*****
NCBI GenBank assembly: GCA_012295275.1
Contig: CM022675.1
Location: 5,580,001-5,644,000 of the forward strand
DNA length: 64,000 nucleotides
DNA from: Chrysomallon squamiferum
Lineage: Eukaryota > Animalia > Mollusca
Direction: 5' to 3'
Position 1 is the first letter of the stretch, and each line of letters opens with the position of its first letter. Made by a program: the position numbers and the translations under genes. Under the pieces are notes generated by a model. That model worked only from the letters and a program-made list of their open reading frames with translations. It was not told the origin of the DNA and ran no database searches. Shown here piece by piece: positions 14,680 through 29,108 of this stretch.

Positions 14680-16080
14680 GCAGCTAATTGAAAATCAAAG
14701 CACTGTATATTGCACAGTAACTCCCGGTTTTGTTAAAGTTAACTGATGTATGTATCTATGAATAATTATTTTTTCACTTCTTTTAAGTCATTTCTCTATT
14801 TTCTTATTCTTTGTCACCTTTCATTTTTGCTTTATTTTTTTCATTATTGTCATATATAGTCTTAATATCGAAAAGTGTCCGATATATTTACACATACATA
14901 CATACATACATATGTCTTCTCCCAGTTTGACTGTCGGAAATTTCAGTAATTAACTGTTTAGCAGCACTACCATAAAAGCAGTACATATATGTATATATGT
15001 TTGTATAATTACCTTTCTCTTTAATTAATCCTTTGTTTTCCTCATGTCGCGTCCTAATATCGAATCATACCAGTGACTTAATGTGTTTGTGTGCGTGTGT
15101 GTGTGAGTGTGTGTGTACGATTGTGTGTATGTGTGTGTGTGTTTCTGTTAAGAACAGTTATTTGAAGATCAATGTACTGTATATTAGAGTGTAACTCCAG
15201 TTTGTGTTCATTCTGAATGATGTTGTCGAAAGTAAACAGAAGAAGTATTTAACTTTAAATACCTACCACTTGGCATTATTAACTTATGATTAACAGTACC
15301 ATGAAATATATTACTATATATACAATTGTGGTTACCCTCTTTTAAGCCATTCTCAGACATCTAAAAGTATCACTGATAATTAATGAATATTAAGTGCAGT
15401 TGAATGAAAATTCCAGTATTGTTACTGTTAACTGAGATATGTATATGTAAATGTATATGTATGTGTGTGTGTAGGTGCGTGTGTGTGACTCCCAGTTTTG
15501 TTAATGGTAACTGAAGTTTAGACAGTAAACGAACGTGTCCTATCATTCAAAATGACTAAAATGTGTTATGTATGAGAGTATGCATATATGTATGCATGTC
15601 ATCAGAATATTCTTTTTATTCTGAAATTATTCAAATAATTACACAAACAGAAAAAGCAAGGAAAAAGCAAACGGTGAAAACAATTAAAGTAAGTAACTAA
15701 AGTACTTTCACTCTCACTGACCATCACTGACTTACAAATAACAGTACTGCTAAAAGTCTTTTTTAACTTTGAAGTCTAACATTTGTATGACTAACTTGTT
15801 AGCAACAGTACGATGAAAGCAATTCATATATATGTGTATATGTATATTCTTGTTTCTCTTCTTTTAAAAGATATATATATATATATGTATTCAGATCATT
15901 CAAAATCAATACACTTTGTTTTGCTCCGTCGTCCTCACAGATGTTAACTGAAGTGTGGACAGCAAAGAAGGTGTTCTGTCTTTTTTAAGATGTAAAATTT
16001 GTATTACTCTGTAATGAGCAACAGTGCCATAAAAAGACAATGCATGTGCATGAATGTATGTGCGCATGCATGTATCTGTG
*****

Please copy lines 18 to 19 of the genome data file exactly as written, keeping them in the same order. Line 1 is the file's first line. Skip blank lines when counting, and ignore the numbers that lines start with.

15401 TGAATGAAAATTCCAGTATTGTTACTGTTAACTGAGATATGTATATGTAAATGTATATGTATGTGTGTGTGTAGGTGCGTGTGTGTGACTCCCAGTTTTG
15501 TTAATGGTAACTGAAGTTTAGACAGTAAACGAACGTGTCCTATCATTCAAAATGACTAAAATGTGTTATGTATGAGAGTATGCATATATGTATGCATGTC